“Well, I don’t think that that goes for anything, ma, because it is the nature of cats that any sound that is unusual—”
“Unusual! You may well call it so. Now if they are going to sing duets every night, I do hope they will both sing the same tune at the same time, for in my opinion a duet that is made up of two different tunes is a mistake; especially when the tunes ain’t any kin to one another, that way.”
“But, ma, I think it must be a foreign custom; and it must be right too; and the best way, because they have had every opportunity to know what is right, and it don’t stand to reason that with their education they would do anything but what the highest musical authorities have sanctioned. You can’t help but admit that, ma.”
The argument was formidably strong; the old lady could not find any way around it; so, after thinking it over awhile she gave in with a sigh of discontent, and admitted that the daughter’s position was probably correct. Being vanquished, she had no mind to continue the topic at that disadvantage, and was about to seek a change when a change came of itself. A footstep was heard on the stairs, and she said:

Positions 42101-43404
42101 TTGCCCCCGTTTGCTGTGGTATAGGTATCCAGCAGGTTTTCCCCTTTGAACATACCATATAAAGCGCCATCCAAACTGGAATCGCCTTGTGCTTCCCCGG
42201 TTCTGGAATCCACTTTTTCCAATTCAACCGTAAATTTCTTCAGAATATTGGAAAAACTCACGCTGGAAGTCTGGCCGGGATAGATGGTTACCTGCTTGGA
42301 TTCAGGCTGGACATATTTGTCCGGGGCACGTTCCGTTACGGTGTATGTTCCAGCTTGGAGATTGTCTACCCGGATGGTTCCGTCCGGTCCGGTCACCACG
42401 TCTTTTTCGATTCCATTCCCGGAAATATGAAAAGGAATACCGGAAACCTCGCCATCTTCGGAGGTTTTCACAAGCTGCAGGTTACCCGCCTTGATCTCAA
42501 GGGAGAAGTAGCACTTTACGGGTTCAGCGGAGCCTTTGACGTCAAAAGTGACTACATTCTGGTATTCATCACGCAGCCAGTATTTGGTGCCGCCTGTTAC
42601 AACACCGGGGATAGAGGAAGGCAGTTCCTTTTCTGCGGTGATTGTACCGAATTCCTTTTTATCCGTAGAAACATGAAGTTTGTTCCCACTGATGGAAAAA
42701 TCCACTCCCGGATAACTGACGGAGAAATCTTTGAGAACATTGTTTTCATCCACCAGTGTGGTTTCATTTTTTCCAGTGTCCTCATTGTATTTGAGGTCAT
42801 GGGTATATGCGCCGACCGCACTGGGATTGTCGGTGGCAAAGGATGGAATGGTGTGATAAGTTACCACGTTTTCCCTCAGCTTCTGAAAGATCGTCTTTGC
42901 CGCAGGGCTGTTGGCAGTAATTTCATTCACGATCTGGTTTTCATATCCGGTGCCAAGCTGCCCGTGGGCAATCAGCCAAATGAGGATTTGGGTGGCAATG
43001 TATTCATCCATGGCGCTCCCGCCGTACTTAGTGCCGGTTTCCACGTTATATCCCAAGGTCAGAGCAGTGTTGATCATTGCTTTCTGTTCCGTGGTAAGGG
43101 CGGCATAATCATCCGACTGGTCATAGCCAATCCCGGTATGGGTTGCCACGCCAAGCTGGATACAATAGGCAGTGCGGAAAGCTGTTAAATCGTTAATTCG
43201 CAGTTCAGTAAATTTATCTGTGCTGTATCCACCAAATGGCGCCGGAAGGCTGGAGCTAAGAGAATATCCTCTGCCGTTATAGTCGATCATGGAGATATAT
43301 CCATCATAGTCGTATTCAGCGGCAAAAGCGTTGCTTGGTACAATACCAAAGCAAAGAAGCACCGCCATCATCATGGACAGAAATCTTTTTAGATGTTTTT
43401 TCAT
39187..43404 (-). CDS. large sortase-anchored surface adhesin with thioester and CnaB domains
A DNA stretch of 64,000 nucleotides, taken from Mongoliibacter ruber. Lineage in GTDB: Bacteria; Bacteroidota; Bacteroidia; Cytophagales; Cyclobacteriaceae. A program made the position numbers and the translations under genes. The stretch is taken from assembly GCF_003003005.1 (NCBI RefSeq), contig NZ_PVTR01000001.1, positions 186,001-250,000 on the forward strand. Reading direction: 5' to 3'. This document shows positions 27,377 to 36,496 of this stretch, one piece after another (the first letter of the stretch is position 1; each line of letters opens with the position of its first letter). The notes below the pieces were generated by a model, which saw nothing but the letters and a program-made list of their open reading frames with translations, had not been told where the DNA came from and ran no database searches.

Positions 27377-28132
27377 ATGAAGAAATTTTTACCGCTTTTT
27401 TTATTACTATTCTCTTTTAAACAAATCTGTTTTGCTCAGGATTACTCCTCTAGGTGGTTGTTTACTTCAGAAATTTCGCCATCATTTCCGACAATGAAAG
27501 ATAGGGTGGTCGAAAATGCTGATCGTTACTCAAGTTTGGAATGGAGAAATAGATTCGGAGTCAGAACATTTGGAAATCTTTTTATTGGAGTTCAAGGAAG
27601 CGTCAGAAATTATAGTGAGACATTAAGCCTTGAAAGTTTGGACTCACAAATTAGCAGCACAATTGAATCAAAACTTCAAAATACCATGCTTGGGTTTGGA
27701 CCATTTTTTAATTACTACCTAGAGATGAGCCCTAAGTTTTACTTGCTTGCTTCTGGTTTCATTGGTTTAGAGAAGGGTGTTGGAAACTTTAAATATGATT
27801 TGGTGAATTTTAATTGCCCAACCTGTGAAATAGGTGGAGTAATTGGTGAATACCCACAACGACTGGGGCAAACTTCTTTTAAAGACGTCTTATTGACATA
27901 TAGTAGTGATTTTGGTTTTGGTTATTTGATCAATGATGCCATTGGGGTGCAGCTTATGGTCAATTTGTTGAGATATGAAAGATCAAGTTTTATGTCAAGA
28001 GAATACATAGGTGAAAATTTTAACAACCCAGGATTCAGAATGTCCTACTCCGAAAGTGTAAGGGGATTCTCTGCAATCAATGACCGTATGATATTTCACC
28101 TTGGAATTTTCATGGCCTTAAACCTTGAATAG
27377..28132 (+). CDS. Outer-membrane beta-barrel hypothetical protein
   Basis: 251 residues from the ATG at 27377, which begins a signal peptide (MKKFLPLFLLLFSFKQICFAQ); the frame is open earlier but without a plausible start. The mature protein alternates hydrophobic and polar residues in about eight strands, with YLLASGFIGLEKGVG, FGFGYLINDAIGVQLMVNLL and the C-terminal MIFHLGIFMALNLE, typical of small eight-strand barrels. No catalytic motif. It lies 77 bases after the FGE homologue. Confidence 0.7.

“They, ma—you ought to say they—it’s nearer right.”
The new lodger, rather shoutingly dressed but looking superbly handsome, stepped with courtly carnage into the trim little breakfast-room and put out all his cordial arms at once, like one of those pocket-knives with a multiplicity of blades, and shook hands with the whole family simultaneously. He was so easy and pleasant and hearty that all embarrassment presently thawed away and disappeared, and a cheery feeling of friendliness and comradeship took its place. He—or preferably they—were asked to occupy the seat of honor at the foot of the table. They consented with thanks, and carved the beefsteak with one set of their hands while they distributed it at the same time with the other set.